should be using objective evaluation tool to determine whether Student is making
progress. N.T. 871, 974-976.
- The same reading level is taught to all students no matter their level or ability.11N.T. 1089.
- No research based reading instruction focusing on sight words is provided. Herteacher is teaching reading via a phonetics approach which is inconsistent with Dr. C’s evaluation. S-3.
Conclusions Regarding Placement
Student requires a small, specialized, and highly structured educational program tailored to her functioning levels, hearing impairment, and specific language deficits. This program would provide developmentally appropriate curriculum, teachers specialized in working with hearing-impaired children, presentation of auditory training and facilitation of communication skills in Pidgin Signed English, and individual sign language tutoring in Pidgin Signed English. The focus of the instruction should be to teach Student English word order. N.T. 964-965.
Student also needs a multisensory, research based reading program with a focus on sight words. She should receive direct instruction in the elements of language and language syntax to assist her with writing. She needs to be taught all subjects in a small, homogenous group at her educational level – everyone in the group must be working on the same subject at the same level. An itinerant teacher may not be necessary for Student if she is being taught in a small, homogeneous group.
The placement needs to complete progress monitoring on a weekly basis and provide the data to Student for review.
If Student is removed from School for the Deaf, a transition plan needs to be in place to ensure a smooth transition. If Student is being transported to an educational placement where she is the only person on the bus, a person needs to be on the bus who is familiar with sign language in the event of an emergency. This could be the bus driver if familiar with sign language. Once Student can express herself better in writing or speaking, this is no longer a requirement.
Student’s parents should receive training in Pidgin Signed English to assist Student with the goals in her IEP.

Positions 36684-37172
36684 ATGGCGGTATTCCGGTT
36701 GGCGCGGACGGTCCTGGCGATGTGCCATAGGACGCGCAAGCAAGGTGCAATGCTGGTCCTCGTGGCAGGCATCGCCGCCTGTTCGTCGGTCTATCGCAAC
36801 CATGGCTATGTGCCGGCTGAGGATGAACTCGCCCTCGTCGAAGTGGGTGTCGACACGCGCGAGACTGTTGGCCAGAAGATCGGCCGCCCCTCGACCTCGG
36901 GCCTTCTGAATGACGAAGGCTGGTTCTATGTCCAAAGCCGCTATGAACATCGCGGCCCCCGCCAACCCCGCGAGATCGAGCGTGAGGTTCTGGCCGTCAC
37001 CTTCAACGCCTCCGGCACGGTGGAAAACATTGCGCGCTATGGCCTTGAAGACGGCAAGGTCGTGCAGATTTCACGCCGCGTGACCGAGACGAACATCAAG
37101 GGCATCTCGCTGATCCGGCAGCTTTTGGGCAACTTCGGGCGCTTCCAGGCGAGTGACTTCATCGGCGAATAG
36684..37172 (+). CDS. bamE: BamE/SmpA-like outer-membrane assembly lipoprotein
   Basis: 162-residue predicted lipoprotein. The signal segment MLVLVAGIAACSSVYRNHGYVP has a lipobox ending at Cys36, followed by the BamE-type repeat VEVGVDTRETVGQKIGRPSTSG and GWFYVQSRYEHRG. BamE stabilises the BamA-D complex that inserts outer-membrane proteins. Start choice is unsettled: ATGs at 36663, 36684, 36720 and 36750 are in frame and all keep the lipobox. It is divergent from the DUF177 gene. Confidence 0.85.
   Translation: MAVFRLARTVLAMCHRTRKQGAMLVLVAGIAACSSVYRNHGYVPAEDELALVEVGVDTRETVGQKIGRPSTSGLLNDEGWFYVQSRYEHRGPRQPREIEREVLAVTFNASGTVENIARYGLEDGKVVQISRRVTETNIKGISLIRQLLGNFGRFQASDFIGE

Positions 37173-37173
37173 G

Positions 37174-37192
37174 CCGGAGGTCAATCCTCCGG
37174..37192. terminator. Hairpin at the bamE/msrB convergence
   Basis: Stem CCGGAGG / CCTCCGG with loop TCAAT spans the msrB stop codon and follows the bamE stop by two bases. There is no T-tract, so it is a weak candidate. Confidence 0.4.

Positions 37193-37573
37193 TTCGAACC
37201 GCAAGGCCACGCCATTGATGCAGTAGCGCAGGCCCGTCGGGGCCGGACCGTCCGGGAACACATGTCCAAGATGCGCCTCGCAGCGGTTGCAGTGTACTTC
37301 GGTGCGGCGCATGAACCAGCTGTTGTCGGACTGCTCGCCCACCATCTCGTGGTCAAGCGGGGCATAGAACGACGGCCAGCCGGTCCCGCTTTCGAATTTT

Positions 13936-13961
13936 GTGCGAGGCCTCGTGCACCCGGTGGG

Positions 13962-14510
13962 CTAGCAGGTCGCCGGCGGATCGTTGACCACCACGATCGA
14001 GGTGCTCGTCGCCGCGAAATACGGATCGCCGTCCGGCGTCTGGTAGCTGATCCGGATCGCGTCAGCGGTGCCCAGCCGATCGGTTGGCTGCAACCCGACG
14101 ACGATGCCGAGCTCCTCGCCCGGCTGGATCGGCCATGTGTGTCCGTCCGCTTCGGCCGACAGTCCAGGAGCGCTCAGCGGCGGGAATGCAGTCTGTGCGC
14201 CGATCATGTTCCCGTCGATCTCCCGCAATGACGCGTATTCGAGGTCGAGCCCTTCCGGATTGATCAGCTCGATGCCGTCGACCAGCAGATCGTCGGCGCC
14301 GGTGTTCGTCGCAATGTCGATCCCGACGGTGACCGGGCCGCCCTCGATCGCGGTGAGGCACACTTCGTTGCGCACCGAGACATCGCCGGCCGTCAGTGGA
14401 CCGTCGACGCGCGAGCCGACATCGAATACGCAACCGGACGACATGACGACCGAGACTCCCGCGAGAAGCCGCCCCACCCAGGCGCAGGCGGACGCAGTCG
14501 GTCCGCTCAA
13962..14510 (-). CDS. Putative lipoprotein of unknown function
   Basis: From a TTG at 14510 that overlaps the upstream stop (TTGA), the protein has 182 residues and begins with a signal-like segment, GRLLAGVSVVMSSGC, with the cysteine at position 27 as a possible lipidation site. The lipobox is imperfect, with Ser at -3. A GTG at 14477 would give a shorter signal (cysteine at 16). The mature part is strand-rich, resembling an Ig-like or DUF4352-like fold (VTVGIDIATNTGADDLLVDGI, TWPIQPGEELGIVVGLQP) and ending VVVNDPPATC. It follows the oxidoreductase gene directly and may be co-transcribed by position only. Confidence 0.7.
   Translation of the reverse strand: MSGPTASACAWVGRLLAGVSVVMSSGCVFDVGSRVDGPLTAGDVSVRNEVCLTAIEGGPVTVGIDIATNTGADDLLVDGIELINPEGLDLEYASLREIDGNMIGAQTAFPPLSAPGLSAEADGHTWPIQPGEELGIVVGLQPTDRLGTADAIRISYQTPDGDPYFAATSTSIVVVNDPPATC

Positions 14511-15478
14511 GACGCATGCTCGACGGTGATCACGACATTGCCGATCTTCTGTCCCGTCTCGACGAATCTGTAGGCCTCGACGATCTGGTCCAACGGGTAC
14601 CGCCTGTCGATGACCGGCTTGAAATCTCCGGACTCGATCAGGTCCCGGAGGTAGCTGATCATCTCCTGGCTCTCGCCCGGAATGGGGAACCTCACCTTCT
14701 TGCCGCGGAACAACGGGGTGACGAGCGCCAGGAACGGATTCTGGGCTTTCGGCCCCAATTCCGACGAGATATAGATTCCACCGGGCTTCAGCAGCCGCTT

I agree with Student’s mother and step-father that none of the placements offered in August, 2006 were appropriate without modifications. I am ordering the parties to meet at an IEP team meeting to locate a program for Student that will provide her with instruction that meets the above criteria and that can implement Student’s October, 2006 IEP with the modifications described above.
11 Although Student’s teacher did say one child was removed for reading because that student was performing at a higher reading level, she testified that the other students were not on the same level but taught together.
It is possible that the Elementary School and School for the Deaf programs can become appropriate for Student if the modifications discussed here and in the above sections are done to meet Student’s individualized needs.12
Reimbursement for Dr. C
Student requested reimbursement for Dr. C’s participation in the August 23, 2006 IEP meeting. The District did provide funding for Dr. C’s evaluation and for her attendance at the August 9, 2006 IEP meeting. Prior to the August 23, 2006 meeting, the District informed Student that it would not fund Dr. C’s attendance at that IEP meeting. Student believes she should be reimbursed because the District requested she explain her report at the commencement of the meeting.
However, Dr. C had previously attended an IEP meeting where she discussed her test results and recommendations. As there was no additional information for Dr. C to review with the IEP team, I will not provide reimbursement to Student for her attendance at the August 23, 2006 IEP meeting.
12 The Elementary School program has more changes to make to be appropriate for Student at this time because of her inability to use an interpreter.
1. The District did not offer Student an appropriate IEP in October, 2006. 2. Placement at Elementary School is not appropriate for Student.
3. Placement at School for the Deaf is not appropriate for Student.
4. The IEP team is to meet within 30 days of this decision if no appeal is taken to make modifications to the IEP as identified on page 19 in this decision and to find an appropriate placement for Student for the remainder of the 2006-2007 school year consistent with page 23.
5. Student is not entitled to reimbursement for Dr. C’s attendance at the August 23, 2006 IEP meeting.
Marcie Romberger, Esquire